UK fund managers consider UK election
The UK Association of Investment Companies, representing closed ended fund managers, has published comments from its members regarding the pending general election taking place on 7 May.
Current polls predict the election will result in a so called hung parliament, and perhaps event a minority government being forced to call for support on an issue by issue vote.
However, with the AIC’s UK All Companies sector trading on an 11% discount, the question has been put whether this represents a buying opportunity.
James Henderson, fund manager, Henderson Opportunities Trust plc, said: “Company results so far this year have on the whole been encouraging, with cash generation coming through strongly. Despite this strength in company results Henderson Opportunities Trust remains on a double digit discount as investors are risk averse ahead of the election – in our view this presents a value opportunity.”
Guy Anderson, manager of The Mercantile Investment Trust plc, said: “The upcoming general election may be hugely significant for the UK and the UK market, given the wide range of outcomes and potential implications for specific companies and industries. However, the election is just one of many factors influencing the stock market, and over the long term we believe that the underlying strength of the UK economy, the diversity of UK corporate earnings and a number of company specific drivers will support continued earnings progression. Given broader macroeconomic uncertainties and currently elevated valuations, we expect that overall market levels are unlikely to make more meaningful progress until we see evidence of this earnings progression.”
Rosemary Banyard, manager of Schroder UK Mid Cap, said: “Although we are not enthusiastic about the prices of stocks, they are undoubtedly cheap relative to government bonds, where yields are at extremely low levels. Such unattractive valuations of bonds might explain why equities have so far performed strongly since the beginning of 2015, but we also believe the bulls could be too sanguine about the economic outlook. As a consequence we are maintaining a net cash position in the Schroder UK Mid Cap investment trust.”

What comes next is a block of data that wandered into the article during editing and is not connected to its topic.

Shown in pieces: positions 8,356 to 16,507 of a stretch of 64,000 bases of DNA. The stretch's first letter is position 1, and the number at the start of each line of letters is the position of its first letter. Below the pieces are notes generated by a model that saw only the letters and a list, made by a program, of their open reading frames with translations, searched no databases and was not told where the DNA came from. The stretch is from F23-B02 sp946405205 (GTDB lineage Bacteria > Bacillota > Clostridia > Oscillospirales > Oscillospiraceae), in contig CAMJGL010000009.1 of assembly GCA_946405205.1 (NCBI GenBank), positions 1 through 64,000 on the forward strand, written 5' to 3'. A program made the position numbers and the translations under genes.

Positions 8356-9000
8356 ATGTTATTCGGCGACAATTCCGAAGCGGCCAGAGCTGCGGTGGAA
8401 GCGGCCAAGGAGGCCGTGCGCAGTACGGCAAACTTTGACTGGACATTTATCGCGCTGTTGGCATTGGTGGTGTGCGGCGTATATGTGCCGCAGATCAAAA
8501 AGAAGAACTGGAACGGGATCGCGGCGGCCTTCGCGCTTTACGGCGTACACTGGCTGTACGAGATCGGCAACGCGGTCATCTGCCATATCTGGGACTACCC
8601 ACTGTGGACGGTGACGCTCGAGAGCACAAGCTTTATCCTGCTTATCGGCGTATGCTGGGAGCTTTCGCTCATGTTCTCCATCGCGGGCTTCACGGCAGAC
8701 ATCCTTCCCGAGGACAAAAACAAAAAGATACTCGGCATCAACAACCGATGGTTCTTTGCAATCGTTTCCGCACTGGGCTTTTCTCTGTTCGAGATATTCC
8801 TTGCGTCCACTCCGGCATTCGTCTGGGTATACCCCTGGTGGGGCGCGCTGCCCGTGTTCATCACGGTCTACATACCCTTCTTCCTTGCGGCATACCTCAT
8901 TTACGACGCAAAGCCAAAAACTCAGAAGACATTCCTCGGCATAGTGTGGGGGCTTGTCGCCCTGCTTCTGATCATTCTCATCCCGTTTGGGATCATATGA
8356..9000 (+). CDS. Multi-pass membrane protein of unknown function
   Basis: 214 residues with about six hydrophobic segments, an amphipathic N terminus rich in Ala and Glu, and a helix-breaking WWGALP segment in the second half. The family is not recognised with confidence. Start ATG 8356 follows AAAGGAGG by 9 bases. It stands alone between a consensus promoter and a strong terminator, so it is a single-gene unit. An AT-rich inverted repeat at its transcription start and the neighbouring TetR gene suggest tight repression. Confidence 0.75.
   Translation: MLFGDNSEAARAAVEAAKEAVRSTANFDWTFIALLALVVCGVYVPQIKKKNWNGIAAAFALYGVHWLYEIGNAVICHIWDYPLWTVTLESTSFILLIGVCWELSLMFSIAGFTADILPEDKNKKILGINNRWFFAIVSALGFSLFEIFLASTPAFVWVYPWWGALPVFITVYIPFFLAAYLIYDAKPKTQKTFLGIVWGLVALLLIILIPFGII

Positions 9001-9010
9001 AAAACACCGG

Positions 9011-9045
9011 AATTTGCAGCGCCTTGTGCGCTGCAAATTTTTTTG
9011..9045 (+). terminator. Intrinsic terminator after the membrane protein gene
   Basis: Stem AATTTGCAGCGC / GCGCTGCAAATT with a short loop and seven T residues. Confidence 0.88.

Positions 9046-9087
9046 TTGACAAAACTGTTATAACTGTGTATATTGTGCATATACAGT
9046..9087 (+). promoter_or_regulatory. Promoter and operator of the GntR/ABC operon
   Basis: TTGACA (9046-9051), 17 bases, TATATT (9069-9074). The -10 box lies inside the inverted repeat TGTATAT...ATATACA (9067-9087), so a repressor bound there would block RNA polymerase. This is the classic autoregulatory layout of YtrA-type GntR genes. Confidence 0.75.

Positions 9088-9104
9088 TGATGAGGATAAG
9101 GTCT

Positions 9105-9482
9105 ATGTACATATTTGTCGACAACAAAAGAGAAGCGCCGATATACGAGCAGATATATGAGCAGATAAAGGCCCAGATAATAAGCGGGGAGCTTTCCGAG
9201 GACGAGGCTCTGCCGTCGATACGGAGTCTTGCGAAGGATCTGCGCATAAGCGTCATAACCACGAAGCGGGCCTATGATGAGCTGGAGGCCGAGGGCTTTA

One of the key factors affecting the view of the UK is the fall in input costs associated with the falling price of oil.
Banyard added: “Real wages in the UK have been given a further boost from the positive effect of moderating inflation, as lower oil prices have fed through to the fuel pump. Supermarket food prices and clothes prices have fallen too, albeit the latter may be the result of temporary weather-related factors. Meanwhile, small and mid-cap companies with overseas earnings could well benefit from the relative weakness in sterling against a resurgent dollar. However, those companies exporting to the eurozone could be impacted by the strength of the pound against a very weak euro in response to the ECB’s actions.”
Anderson said: “The reduction in oil prices since last summer is only now beginning to be felt by companies and consumers and this may lead to a dislocation in the performance of different sectors. We are incrementally more positive on consumer cyclicals where earnings growth should accelerate as a result of consumers experiencing real wage growth for the first time in five years. Conversely, we believe that the market is still underestimating the risks to earnings at oil producers and oil services companies, where existing hedging policies and contracts may be masking the underlying fundamentals.”